Zoology alumna and conservationist co-founds One Earth Conservation

Wild scarlet macaws nearly disappeared from the forests in and around Mabita, Honduras, in 2014 when every newly hatched chick was poached to be sold for the illegal pet trade. With the help of a Colorado State University alumna, the nonprofit One Earth Conservation began working with the village in 2015 to replace poaching with new employment opportunities, and in 2016, not one chick was poached. These new opportunities are changing poachers into protectors – training and paying local, and often indigenous, people to work as parrot conservationists and rescuers.

Gail Koelln (Gail Goldstein), who graduated from CSU in 1981 with a master’s degree in zoology, founded One Earth Conservation with Rev. Dr. LoraKim Joyner. Incorporated in 2016, One Earth Conservation meets communities where they are to empower local people to create sustainable economies that conserve and support their indigenous parrot populations.

One Earth Conservation built relationships with the Mabita community, training them to protect their parrot breeding areas through nest monitoring, nest protection, parrot rescue and liberation, and community awareness, education, and enhancement programs.

This work allows Koelln to combine her passion for parrots and scientific background with her administrative talents in managing, marketing, graphics and fundraising for nonprofit organizations. Prior to creating One Earth Conservation, she worked as an illustrator, computer animator, environmental and climate activist, development director for a performing arts center, grant writing consultant, and a local government administrator. The beginning of One Earth Conservation, Koelln said, was a “lucky accident.”

“I was at a nonviolent communication workshop led by LoraKim,” she recalled. “She was wearing avian veterinary scrubs. I just went up and spoke to her, and she was open to listening to me. After I started working with her as a volunteer grant writer, we eventually thought, “Let’s just do this’” and, although it took some time, officially registered One Earth Conservation as a nonprofit organization.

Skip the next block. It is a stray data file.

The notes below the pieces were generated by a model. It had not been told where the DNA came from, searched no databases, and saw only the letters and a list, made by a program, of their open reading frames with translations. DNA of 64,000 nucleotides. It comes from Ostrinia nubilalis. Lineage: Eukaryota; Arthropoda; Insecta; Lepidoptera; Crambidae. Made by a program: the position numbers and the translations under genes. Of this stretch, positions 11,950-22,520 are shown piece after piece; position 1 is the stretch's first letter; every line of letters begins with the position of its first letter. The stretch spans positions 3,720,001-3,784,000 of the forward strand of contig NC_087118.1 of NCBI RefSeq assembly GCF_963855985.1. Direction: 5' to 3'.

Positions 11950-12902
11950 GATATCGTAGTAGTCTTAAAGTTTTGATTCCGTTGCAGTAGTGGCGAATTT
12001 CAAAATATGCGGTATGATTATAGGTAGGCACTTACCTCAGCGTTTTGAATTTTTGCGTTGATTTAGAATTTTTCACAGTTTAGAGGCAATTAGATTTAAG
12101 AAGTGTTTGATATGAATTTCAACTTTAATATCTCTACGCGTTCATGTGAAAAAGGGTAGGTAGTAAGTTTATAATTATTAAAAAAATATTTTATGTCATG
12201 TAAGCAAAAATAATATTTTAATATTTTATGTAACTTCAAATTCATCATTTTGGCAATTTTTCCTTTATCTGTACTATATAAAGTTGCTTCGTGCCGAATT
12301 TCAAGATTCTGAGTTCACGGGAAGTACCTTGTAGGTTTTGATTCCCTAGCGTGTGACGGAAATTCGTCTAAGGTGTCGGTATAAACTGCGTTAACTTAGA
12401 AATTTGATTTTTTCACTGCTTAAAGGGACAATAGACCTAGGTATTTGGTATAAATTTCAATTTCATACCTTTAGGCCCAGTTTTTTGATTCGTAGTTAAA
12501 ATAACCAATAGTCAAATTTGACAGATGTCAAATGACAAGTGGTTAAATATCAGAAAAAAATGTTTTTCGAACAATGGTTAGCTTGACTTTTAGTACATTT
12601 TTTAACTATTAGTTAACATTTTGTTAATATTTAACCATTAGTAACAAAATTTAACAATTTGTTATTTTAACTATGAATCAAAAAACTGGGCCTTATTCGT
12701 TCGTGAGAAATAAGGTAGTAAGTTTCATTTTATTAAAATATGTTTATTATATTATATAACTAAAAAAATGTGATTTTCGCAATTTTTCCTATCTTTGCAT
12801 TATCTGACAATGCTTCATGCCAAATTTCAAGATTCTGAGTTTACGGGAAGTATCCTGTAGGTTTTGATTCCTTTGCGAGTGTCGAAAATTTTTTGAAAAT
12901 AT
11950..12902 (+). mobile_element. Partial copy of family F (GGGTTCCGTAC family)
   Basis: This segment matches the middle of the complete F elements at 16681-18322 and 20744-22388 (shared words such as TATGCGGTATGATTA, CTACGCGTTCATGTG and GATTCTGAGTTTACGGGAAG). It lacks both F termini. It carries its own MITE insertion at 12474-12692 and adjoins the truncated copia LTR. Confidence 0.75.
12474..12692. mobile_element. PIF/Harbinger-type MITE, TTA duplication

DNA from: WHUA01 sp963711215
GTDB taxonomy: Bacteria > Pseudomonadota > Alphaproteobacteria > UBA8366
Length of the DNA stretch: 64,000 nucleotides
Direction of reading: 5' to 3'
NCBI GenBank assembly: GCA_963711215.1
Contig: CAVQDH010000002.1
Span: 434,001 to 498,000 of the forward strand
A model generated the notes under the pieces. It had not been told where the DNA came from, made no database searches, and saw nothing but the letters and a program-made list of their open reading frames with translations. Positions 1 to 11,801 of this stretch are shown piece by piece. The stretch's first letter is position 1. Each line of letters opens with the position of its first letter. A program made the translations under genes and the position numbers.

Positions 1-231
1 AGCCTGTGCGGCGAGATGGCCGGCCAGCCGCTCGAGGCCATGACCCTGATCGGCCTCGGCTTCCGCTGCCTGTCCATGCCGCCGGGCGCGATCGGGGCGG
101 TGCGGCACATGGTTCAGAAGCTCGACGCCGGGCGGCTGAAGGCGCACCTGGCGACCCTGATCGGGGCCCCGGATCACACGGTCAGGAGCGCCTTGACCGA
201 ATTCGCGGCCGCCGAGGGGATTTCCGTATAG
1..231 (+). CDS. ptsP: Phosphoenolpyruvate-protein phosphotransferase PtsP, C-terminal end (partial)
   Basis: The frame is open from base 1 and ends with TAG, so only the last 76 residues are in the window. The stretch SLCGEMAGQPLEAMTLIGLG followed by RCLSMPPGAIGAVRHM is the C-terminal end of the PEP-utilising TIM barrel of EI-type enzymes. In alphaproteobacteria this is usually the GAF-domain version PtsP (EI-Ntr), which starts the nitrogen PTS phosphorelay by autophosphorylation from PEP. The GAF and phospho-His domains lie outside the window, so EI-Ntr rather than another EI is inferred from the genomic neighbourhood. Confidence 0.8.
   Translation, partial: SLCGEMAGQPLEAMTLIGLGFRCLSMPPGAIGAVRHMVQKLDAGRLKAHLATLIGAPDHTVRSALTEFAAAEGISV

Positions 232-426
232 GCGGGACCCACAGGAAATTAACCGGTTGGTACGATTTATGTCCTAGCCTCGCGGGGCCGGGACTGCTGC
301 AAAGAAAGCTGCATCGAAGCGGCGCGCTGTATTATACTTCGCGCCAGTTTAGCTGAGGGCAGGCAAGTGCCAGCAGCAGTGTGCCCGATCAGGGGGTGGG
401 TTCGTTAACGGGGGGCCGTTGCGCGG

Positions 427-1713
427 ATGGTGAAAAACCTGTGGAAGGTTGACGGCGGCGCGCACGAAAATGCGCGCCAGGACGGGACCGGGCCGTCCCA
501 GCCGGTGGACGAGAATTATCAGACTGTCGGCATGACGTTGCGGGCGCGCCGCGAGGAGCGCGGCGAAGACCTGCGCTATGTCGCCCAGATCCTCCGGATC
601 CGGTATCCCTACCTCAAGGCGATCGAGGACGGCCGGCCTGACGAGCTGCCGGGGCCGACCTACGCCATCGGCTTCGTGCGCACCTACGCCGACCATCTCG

Replicable programs

Koelln explained that the programs developed in Mabita are intentionally replicable, able to be developed by a variety of communities in many nations seeking to conserve their bird populations and strengthen their economies. Already the work has expanded to 11 villages in the La Moskitia region of Honduras, where residents monitor 100 nests and the poaching rate has been reduced from 100% to only 20%. One Earth Conservation also has similar projects in four other Latin American countries and will be expanding into three more in 2020.

In the U.S., One Earth Conservation is now launching a new Parrot Conservation Corps, an educational program for “anyone concerned with the climate and biodiversity crises who wants to do something about it,” according to the organization’s website. The program will include 12 online training sessions and optional field experience in Nicaragua, and emphasizes One Earth Conservation’s philosophy of healing and activism: “The biodiversity and climate crises compel us each to commit our lives to earth and her beings. By seeing ourselves as interwoven equals among others in the web of life, we heal the wounds caused by our sense of separation from life.”

Koelln encourages aspiring conservationists to be steadfast, volunteer, and network. “If it’s your passion, don’t give up. I’m so happy I found my calling.”

To learn more about One Earth Conservation, visit the website (https://www.oneearthconservation.org/).